Fig. 5: US Transverse section in mesogastrium. The echogenic mass (PM) involves vascular structures, without affecting their permeability (does not compress them)
TOMOGRAPHIC findings in mesenteric panniculitis:
PM results in an area similar to the mass of a heterogeneous fat attenuation on CT that can displace local bowel loops but that does not normally displace or compress the surrounding mesenteric vascular structures.
Approximately 90% of the cases involve the mesentery of the small intestine(14),
especially jejunal mesentery (15) located on the left.
- The term "foggy mesentery" was named by Mindelzun et al.
in 1996 (19),
to describe a regional increase in mesenteric fat density that is frequently observed in abdominopelvic CT.
( Fig. 6,
- The sign of the "tumor pseudocapsule": Referred to the presence of a curvilinear peripheral band no greater than 3mm (16) of soft tissue density that limits the heterogeneous mesenteric mass of the surrounding normal mesentery.
It has a sensitivity of close to 50% (17),
but it is important to mention that it can be found in patients with benign and malignant mesentery lipomatous tumors (14).
- The "sign of the fatty halo": that refers to the preservation of the density of normal fat in the fatty tissue surrounding the mesenteric vessels.
This sign has a sensitivity of close to 75% (17),
it can be found in patients with mesenteric lymphoma.
(18) (Fig. 9).
- It is also common to find ganglionic images,
usually less than 5mm,
although it is also possible to find them in some tumoral diseases,
being important for differentiation,
size and reactivity characteristics.
Fig. 6: MDCT. Coronal and axial sections. It is visualized in mesentery projection, slight increase in mesenteric fat cross-linking (Mesentery Mist)
Fig. 7: MDCT. Sagittal section of the abdomen. Heterogeneous mass, in mesenteric root projection, that surrounds structures, without displacing or compressing them, also "pseudocapsule" that defines the pathology.
Fig. 8: MDCT. Coronal section of abdomen. Well defined mass that envelops vascular structures without altering their permeability and some small ganglionic images.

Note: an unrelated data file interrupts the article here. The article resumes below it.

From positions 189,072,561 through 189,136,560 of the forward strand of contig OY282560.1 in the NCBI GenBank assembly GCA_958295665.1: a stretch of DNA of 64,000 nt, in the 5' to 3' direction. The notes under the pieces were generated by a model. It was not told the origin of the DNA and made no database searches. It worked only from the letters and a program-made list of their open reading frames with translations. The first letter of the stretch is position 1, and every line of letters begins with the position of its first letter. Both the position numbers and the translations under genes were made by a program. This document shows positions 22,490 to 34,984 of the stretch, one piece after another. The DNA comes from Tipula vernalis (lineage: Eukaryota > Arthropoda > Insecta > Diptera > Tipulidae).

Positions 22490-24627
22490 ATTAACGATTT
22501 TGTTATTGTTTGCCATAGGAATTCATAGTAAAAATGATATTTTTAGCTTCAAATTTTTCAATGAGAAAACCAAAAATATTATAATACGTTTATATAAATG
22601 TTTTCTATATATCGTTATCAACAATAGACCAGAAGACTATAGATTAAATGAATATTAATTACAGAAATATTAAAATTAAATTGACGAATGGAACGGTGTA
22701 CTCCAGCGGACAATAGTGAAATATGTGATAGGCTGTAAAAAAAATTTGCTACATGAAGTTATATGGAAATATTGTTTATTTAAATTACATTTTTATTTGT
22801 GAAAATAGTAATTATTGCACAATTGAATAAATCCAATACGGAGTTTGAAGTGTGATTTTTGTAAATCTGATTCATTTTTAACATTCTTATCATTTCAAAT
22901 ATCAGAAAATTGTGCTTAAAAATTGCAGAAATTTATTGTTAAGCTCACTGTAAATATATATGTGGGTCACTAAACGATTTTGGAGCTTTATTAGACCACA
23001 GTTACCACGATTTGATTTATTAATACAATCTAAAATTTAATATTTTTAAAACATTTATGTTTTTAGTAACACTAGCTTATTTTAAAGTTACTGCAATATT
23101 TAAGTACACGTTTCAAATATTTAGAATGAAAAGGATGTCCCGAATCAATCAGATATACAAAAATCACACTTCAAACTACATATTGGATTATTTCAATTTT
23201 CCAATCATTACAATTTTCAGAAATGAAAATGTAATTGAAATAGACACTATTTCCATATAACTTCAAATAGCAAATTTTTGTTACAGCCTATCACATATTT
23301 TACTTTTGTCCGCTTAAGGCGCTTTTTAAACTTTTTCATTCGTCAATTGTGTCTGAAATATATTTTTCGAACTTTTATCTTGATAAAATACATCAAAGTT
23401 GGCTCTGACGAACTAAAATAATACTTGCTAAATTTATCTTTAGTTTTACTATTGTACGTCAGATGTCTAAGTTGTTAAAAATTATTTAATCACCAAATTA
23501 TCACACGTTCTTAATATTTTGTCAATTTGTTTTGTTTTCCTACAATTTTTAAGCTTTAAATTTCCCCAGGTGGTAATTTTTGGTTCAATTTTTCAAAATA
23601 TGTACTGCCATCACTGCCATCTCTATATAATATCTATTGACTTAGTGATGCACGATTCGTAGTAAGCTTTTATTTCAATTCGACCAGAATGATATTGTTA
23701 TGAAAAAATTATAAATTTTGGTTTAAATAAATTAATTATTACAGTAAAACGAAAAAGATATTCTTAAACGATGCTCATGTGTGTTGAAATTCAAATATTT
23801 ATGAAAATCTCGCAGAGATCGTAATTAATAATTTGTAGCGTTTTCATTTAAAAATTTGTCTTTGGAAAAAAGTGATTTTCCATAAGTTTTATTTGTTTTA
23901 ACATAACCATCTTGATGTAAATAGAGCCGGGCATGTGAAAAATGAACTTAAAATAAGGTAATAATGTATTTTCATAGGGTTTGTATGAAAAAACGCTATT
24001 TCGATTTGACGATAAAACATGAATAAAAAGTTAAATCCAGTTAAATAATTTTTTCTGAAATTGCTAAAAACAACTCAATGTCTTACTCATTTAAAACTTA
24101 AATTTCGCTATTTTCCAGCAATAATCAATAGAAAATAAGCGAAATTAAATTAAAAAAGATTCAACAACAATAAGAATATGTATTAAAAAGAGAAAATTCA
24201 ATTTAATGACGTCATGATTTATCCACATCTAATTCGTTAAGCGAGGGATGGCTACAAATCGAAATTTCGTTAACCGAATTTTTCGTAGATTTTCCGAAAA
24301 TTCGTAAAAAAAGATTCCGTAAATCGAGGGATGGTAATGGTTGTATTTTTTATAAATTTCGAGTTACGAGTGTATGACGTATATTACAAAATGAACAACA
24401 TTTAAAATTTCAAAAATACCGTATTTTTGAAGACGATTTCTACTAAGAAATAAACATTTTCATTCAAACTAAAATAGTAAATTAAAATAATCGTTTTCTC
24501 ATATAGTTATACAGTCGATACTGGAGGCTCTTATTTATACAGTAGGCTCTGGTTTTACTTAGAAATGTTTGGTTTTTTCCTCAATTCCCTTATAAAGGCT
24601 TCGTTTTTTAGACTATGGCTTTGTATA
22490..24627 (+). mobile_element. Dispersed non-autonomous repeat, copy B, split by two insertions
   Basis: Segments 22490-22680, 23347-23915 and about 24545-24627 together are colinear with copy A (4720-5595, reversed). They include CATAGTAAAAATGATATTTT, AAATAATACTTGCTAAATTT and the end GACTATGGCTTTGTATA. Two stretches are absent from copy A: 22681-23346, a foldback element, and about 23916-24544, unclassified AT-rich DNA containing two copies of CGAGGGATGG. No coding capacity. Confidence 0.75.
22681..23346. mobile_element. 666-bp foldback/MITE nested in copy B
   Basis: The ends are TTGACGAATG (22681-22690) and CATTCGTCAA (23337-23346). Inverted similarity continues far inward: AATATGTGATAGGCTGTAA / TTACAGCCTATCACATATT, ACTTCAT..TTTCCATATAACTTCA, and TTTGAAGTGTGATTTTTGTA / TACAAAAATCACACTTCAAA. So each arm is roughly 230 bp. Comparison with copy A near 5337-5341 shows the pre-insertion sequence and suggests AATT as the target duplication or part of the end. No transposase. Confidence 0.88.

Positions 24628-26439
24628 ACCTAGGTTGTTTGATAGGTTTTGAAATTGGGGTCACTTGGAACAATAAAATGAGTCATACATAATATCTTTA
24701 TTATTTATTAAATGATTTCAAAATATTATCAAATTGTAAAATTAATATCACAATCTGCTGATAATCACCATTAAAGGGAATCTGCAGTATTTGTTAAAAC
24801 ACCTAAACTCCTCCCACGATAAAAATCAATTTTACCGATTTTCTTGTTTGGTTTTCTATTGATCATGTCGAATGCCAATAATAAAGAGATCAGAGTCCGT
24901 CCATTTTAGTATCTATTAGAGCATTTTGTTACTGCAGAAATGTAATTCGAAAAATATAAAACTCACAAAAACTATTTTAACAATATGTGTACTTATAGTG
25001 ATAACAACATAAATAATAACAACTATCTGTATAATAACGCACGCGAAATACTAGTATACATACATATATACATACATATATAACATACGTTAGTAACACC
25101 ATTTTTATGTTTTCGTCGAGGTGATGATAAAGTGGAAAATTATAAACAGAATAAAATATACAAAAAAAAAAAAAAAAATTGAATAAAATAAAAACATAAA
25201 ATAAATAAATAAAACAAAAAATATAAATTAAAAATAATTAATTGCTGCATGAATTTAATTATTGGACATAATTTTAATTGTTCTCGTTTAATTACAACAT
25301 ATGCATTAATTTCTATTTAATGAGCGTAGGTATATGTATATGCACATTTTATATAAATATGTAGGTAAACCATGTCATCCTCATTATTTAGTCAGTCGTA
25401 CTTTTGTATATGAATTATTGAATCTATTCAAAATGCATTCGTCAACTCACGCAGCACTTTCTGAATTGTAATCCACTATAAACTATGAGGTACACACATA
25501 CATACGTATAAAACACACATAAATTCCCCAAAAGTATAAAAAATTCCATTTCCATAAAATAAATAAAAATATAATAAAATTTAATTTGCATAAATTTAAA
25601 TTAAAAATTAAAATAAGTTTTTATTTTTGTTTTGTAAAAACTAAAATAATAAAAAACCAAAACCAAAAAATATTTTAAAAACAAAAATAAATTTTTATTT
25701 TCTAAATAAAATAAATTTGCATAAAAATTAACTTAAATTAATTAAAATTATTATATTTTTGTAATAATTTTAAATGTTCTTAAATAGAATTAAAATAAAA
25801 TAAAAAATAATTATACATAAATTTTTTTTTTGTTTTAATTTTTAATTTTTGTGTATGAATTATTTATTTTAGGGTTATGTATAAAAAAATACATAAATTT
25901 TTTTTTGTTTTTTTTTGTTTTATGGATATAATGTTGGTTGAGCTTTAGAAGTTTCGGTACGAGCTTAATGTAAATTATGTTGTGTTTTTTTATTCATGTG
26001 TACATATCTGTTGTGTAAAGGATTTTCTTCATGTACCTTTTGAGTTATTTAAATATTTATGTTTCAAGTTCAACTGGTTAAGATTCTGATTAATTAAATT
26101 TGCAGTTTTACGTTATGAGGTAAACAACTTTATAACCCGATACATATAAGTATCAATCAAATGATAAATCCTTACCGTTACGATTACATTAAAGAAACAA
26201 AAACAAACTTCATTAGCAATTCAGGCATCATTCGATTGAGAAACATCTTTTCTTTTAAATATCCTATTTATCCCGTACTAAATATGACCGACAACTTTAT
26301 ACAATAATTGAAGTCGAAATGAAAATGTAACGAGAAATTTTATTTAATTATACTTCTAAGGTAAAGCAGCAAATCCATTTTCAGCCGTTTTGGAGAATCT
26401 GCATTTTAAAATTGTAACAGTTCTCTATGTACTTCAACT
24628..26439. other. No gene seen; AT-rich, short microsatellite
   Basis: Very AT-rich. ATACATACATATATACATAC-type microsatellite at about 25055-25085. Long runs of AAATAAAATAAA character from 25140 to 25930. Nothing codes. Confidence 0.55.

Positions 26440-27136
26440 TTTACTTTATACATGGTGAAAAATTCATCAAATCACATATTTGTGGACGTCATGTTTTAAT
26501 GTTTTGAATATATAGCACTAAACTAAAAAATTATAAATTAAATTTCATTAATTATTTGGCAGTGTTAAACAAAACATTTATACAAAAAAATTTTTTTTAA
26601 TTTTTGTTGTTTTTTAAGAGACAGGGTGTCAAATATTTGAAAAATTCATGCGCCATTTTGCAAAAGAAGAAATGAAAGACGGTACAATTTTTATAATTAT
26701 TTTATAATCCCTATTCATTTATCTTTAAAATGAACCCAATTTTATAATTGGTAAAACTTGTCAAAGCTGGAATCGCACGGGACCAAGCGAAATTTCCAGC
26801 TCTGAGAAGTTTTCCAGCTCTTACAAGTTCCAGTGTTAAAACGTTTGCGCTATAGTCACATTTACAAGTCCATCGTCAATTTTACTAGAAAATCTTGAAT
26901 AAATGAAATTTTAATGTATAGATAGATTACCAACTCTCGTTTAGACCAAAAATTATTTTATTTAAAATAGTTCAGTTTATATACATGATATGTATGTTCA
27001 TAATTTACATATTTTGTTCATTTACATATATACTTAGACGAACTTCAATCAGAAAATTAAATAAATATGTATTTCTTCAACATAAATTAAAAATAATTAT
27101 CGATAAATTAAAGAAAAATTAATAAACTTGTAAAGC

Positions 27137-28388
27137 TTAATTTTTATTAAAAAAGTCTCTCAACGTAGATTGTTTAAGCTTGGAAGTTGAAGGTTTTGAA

Fig. 9: MDCT. Coronal section abdomen. Presence of the sign of the fatty halo, halo of less attenuation, adjacent to the vessels.
Findings in Retractable Mesenteritis (MR):
MR represents the most chronic and fulminating subgroup of sclerosing mesenteritis (8).
It is characterized by the presence of one or more irregular fibrotic soft tissue mesenteric masses.
Calcifications can be observed within the mass,
as sequential signs of fat necrosis.
There may also be englobement of the adjacent intestinal loops and vascular structures,
which leads to signs of obstruction and sometimes to hollow visceral ischemia (14).
Other diagnostic methods:
In the MRI,
a mesenteric mass with intermediate signal intensity is observed in the T1-weighted images and with a slightly higher signal intensity in the images enhanced in T2 (13).
Fig. 10: MRI Sequence out of phase and in phase. Hyperintense mass in mesenteric root projection
There is no standardized medical treatment,
but variable results have been obtained with anti-inflammatory and immunosuppressive agents. Surgical resection should be reserved for symptomatic cases that do not respond to conservative treatment or in cases of intestinal obstruction.
The prognosis is usually good and recurrence is rare (20).
PATHOLOGIES ASSOCIATED WITH PM THAT MAY GENERATE DOUBT IN THE DIAGNOSIS
When a foggy mesentery is observed on CT,
it is the responsibility of the radiologist to consider and,
exclude alternative causes of a regional increase in mesenteric fat density,
such as edema,
and neoplasia before suggesting a diagnosis of PM.
Fig. 11: MDCT. Abdomen. A well-defined mass is visualized that surrounds vascular structures without altering their permeability and multiple ganglionic images in the adenomegalic range. Non-Hodgkin Lymphoma